Still no WiFi. I’m sitting at a local coffee shop, enjoying the smell of coffee (I quit about six months ago) and the decor. It’s something of a mix between classical French court and steampunk. Very cool.
We continue to story of Mary in real time. It’s been a few days since her parents have sent her away for her own good and her own safety. But in the midst of her situation, she discovers there is a ray of light, a hope she had forgotten.
You can go here to read previous entries. Follow my blog so you can get notification of new postings (see sidebar). Or the book is available for purchase if you prefer not to wait. Note: there are Hebrew words sprinkled through it. You can find a listing of them and their definitions here. The next post will be April 13.
The night air is chilly but better than the day’s heat, Mary decides. After traveling for two days under the scorching sun, the cool temperature is comforting.
Mary sits down in front of the campfire, listening as Joanna, the wife of the caravan leader, quietly sings to her son, lulling him to sleep. Mary’s father had paid them to take her to Hebron. There was safety in numbers and though there was always a threat from highwaymen or Romans, even in a group, this was a better alternative to traveling alone, especially for a fourteen-year-old girl.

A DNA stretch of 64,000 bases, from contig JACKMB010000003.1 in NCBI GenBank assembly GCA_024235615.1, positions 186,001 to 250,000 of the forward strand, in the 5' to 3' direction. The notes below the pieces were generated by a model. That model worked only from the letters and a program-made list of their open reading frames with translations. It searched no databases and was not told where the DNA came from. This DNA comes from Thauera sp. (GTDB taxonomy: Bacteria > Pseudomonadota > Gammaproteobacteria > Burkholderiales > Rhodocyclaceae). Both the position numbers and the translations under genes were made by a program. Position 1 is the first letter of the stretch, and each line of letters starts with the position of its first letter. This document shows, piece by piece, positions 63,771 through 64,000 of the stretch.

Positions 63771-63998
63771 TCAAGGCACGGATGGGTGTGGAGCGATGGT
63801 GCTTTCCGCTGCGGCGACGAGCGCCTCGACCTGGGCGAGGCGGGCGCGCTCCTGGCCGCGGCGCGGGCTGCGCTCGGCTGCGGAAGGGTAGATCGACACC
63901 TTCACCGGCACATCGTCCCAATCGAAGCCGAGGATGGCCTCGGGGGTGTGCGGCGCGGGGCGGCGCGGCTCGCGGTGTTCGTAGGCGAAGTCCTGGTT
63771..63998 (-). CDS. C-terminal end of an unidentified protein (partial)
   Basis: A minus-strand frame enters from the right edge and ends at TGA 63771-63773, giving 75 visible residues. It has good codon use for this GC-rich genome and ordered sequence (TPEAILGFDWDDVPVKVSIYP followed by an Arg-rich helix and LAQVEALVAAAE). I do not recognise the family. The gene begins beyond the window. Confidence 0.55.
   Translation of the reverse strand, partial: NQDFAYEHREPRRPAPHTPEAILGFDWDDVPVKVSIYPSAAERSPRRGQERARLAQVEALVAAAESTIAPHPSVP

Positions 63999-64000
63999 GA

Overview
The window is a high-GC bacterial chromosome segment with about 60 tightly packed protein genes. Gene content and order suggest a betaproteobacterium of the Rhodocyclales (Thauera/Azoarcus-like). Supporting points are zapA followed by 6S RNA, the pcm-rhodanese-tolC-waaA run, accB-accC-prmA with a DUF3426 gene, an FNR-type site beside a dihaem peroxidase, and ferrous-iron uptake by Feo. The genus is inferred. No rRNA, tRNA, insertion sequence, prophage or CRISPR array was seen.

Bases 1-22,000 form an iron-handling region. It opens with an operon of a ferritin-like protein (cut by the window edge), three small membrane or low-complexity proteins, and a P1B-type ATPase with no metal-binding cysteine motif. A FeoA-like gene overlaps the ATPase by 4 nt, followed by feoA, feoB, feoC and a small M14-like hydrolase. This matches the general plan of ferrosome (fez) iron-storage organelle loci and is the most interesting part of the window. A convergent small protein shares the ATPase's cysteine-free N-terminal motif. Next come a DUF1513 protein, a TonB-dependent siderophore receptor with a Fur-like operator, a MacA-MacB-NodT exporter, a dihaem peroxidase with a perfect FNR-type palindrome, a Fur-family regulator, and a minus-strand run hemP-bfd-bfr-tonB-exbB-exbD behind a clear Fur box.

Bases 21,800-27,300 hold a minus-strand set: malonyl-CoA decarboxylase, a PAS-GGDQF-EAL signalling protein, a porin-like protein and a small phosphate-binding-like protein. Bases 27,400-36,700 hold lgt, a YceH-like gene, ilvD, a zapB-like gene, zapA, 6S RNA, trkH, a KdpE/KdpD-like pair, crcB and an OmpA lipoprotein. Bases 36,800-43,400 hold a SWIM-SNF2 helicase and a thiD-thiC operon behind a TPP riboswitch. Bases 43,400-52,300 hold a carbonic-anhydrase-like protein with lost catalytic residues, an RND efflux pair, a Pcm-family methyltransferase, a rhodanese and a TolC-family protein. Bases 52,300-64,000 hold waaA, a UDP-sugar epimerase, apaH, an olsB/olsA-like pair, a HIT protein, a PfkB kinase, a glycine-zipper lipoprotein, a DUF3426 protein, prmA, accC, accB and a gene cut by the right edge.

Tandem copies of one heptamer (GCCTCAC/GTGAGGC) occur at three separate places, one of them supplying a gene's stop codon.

Woman, Mary corrects herself. She was now a woman, a betrothed, pregnant woman.
She sighs and turns away from the scene in front of her. This was the last thing she wanted to think about right now. She had to find something else to focus on.
Tomorrow she would arrive at the home of her aunt and uncle, she could think about that. It had been years since she last saw them. Mary could remember seeing her uncle perform the temple rites at the local synagogue. She recalled the peace that filled their home, though there was always some sorrow that they had never had children of their own…
The malakh’s words return to her: Remember your relative Elizabeth, who was called barren? She is now six months pregnant, though she is past the age of childbearing. Mary had been so preoccupied with her own situation, she didn’t think about his prophecy concerning Elizabeth. Certainly, it wasn’t a coincidence that she was headed to her house now. If anyone was to believe Mary’s tale of meeting the malakh, it would be her.
Comforted by the thought, she turns back to the fire and settles in to sleep.